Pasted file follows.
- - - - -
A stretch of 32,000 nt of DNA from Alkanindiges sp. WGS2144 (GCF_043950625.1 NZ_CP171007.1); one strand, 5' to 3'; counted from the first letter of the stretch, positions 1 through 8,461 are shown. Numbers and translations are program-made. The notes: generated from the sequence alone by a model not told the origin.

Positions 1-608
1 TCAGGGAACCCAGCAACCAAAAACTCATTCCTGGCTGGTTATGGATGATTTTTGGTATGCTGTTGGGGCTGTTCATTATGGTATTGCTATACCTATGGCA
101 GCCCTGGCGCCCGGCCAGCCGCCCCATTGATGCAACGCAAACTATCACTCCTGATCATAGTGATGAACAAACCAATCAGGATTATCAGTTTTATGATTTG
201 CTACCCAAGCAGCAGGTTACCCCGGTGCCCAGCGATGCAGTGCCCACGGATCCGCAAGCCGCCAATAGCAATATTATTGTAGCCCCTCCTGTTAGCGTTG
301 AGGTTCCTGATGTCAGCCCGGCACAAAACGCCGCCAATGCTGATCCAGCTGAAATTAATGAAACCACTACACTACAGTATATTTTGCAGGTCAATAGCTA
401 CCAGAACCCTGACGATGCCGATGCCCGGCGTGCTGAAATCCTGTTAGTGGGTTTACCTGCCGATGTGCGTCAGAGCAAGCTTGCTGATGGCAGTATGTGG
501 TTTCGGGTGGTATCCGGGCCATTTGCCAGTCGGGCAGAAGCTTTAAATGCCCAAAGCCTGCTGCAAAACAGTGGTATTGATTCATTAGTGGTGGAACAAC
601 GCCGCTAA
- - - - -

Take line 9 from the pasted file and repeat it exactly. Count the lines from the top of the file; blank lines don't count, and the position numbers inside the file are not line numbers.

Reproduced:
601 GCCGCTAA